When asked why he continued to play live well into his middle age, he told the LA Times:

    “It’s a little bit like asking a junkie how he’s been able to keep on dope all these years, It’s just so much fun. You pull into one town and people scream, ‘I love you, I love you, I love you.’ And you go to a bar and have a great rock ‘n’ roll show and go to the next town and people scream, ‘I love you, I love you, I love you, I love you.’ It’s hard to walk away from all that.”

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Almanac – January 27

1832 – Lewis Carroll born.  English writer, mathematician, logician, Anglican deacon and photographer, real name  Charles Lutwidge Dodgson. His most famous writings are Alice’s Adventures in Wonderland and its sequel Through the Looking-Glass, as well as the poems “The Hunting of the Snark” and “Jabberwocky“, all examples of the genre of literary nonsense. He is noted for his facility at word play, logic, and fantasy.

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1875 – Mione Elizabeth George Israel born (probably).  Born in Dominica, her birthdate of January 27, 1875, was attested by an entry in a baptismal register , and by a birth certificate procured for her in 2000 based on the baptismal register. Assuming its correct (some doubt it) she would have been 128 years old at the time of her death in 2003.

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1910 – Thomas Crapper died.  Plumber who founded Thomas Crapper & Co in London. Contrary to widespread misconceptions, Crapper did not invent the flush toilet. He did, however, do much to increase the popularity of the toilet, and developed some important related inventions, such as the ballcock.

It has often been claimed in popular culture that the slang term for human bodily waste, “crap”, originated with Thomas Crapper because of his association with lavatories. The most common version of this story is that American servicemen stationed in England during World War I saw his name on cisterns and used it as army slang, i.e. “I’m going to the crapper”.

The word crap is actually of Middle English origin; and hence predates its application to bodily waste. Its first application to bodily waste, according to the Oxford English Dictionary, appeared in 1846 under a reference to a crapping ken, or a privy, where ken means a house.

Its most likely etymological origin is a combination of two older words, the Dutch krappen: to pluck off, cut off, or separate; and the Old French crappe: siftings, waste or rejected matter (from the medieval Latin crappa, chaff).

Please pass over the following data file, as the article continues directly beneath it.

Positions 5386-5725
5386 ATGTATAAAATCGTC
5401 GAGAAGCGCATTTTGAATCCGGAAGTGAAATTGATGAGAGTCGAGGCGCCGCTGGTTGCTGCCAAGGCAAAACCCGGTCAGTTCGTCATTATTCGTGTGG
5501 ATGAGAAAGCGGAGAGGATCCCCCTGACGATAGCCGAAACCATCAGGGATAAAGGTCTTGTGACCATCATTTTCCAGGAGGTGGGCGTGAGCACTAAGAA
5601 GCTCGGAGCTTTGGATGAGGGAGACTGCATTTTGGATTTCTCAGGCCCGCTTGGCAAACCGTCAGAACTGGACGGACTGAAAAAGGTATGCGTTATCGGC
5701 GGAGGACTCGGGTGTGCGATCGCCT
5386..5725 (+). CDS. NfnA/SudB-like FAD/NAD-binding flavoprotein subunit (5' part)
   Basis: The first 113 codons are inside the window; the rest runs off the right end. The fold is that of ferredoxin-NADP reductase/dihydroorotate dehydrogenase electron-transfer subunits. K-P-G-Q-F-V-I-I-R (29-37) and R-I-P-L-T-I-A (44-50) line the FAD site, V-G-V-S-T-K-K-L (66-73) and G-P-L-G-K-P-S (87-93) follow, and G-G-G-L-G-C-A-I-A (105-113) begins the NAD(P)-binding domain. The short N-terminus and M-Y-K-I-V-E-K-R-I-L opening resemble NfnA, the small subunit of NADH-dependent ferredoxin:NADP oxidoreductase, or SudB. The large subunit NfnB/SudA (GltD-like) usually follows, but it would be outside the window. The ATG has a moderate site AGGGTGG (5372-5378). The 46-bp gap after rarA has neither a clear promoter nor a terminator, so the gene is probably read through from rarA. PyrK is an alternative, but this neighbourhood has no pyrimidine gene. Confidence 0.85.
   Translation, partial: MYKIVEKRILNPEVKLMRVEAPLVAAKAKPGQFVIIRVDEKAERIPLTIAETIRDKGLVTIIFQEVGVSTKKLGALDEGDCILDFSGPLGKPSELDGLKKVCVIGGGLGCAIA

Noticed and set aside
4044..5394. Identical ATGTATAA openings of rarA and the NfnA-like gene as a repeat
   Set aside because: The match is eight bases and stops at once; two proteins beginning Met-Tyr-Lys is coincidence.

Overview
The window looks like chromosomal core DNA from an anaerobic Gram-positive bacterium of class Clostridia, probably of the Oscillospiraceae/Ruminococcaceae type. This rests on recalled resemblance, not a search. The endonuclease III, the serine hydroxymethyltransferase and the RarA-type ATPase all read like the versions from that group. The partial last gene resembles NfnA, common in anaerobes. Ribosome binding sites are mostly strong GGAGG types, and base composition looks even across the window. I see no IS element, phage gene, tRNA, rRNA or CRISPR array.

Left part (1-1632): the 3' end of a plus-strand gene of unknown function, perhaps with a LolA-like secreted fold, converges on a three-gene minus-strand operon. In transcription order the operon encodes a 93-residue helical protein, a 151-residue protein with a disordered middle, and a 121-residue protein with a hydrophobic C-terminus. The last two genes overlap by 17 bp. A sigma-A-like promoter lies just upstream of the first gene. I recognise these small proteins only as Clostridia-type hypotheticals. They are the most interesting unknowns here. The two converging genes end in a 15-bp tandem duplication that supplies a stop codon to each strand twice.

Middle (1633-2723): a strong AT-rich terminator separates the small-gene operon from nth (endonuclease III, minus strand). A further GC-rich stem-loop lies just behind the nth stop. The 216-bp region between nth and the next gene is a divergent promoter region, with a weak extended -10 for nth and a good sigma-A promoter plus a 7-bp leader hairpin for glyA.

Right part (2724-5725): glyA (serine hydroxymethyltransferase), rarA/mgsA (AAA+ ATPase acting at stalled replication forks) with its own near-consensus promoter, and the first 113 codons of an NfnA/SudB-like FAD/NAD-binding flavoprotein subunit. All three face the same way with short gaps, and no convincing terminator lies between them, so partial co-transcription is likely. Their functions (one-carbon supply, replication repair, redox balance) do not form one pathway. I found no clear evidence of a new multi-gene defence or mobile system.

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1972 – Mahalia Jackson died. American gospel singer. Possessing a powerful contralto voice, she  became one of the most influential gospel singers in the world and was heralded internationally as a singer and civil rights activist,  described by  Harry Belafonte as “the single most powerful black woman in the United States“. She recorded about 30 albums (mostly for Columbia Records) during her career, and her 45 rpm records included a dozen million-sellers.

“I sing God’s music because it makes me feel free,” Jackson once said about her choice of gospel, adding, “It gives me hope. With the blues, when you finish, you still have the blues.”

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Almanac – October 24

1857 – Sheffield F.C., the world’s first football club, was founded in Sheffield, England

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1901 – Annie Edson Taylor became the first person to go over Niagara Falls in a barrel and survive…on her 63rd birthday !

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1926 – Harry Houdini‘s last performance, at the Garrick Theatre in Detroit, Michigan

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1946 – A camera on board the V-2 No. 13 rocket took the first photograph of Earth from outer space. The rocket reached a maximum altitude of 107.5 miles (173 km), well above the commonly accepted boundary of space at 100 kilometres.

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1947 – Walt Disney testified to the House Un-American Activities Committee, naming Disney employees he believed to be communists.

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2005 – Rosa Parks died. African-American civil rights activist, whom the U.S. Congress called “the first lady of civil rights”, and “the mother of the freedom movement”
On December 1, 1955, in Montgomery, Alabama, Parks refused to obey bus driver James F. Blake’s order that she give up her seat in the colored section to a white passenger, after the white section was filled.

Parks was not the first person to resist bus segregation, others had taken similar steps in the twentieth century, including Irene Morgan in 1946, Sarah Louise Keys in 1955, and Claudette Colvin nine months before Parks, but NAACP organizers believed that Parks was the best candidate for seeing through a court challenge after her arrest for civil disobedience.

Her act of defiance and the Montgomery Bus Boycott became important symbols of the modern Civil Rights Movement, and she became an international icon of resistance to racial segregation.